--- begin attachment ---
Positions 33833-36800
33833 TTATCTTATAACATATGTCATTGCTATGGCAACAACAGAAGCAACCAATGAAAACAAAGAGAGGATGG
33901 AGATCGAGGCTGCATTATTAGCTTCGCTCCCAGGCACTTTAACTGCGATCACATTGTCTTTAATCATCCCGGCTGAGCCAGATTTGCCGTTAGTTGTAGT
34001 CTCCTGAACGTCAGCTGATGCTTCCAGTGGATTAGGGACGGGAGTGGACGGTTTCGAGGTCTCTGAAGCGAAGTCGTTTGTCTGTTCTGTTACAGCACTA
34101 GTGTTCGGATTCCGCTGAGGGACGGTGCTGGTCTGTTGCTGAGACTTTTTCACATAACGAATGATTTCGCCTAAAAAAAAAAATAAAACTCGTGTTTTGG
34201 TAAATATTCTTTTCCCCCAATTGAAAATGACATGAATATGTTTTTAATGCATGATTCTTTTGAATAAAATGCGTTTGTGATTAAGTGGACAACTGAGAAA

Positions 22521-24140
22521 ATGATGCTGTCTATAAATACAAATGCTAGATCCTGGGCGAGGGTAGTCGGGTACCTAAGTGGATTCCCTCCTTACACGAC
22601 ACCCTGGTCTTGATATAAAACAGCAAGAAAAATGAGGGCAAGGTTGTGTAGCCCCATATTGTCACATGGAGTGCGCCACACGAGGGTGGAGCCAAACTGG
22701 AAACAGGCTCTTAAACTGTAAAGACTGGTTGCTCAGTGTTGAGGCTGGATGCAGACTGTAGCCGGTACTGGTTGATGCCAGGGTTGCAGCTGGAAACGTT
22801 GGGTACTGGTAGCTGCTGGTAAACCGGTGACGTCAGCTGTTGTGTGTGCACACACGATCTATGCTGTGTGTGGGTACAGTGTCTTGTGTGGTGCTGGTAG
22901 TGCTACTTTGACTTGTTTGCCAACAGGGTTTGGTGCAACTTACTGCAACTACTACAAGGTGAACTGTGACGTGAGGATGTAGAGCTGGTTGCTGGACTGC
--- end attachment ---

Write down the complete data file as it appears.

Positions 33833-36800
33833 TTATCTTATAACATATGTCATTGCTATGGCAACAACAGAAGCAACCAATGAAAACAAAGAGAGGATGG
33901 AGATCGAGGCTGCATTATTAGCTTCGCTCCCAGGCACTTTAACTGCGATCACATTGTCTTTAATCATCCCGGCTGAGCCAGATTTGCCGTTAGTTGTAGT
34001 CTCCTGAACGTCAGCTGATGCTTCCAGTGGATTAGGGACGGGAGTGGACGGTTTCGAGGTCTCTGAAGCGAAGTCGTTTGTCTGTTCTGTTACAGCACTA
34101 GTGTTCGGATTCCGCTGAGGGACGGTGCTGGTCTGTTGCTGAGACTTTTTCACATAACGAATGATTTCGCCTAAAAAAAAAAATAAAACTCGTGTTTTGG
34201 TAAATATTCTTTTCCCCCAATTGAAAATGACATGAATATGTTTTTAATGCATGATTCTTTTGAATAAAATGCGTTTGTGATTAAGTGGACAACTGAGAAA

Positions 22521-24140
22521 ATGATGCTGTCTATAAATACAAATGCTAGATCCTGGGCGAGGGTAGTCGGGTACCTAAGTGGATTCCCTCCTTACACGAC
22601 ACCCTGGTCTTGATATAAAACAGCAAGAAAAATGAGGGCAAGGTTGTGTAGCCCCATATTGTCACATGGAGTGCGCCACACGAGGGTGGAGCCAAACTGG
22701 AAACAGGCTCTTAAACTGTAAAGACTGGTTGCTCAGTGTTGAGGCTGGATGCAGACTGTAGCCGGTACTGGTTGATGCCAGGGTTGCAGCTGGAAACGTT
22801 GGGTACTGGTAGCTGCTGGTAAACCGGTGACGTCAGCTGTTGTGTGTGCACACACGATCTATGCTGTGTGTGGGTACAGTGTCTTGTGTGGTGCTGGTAG
22901 TGCTACTTTGACTTGTTTGCCAACAGGGTTTGGTGCAACTTACTGCAACTACTACAAGGTGAACTGTGACGTGAGGATGTAGAGCTGGTTGCTGGACTGC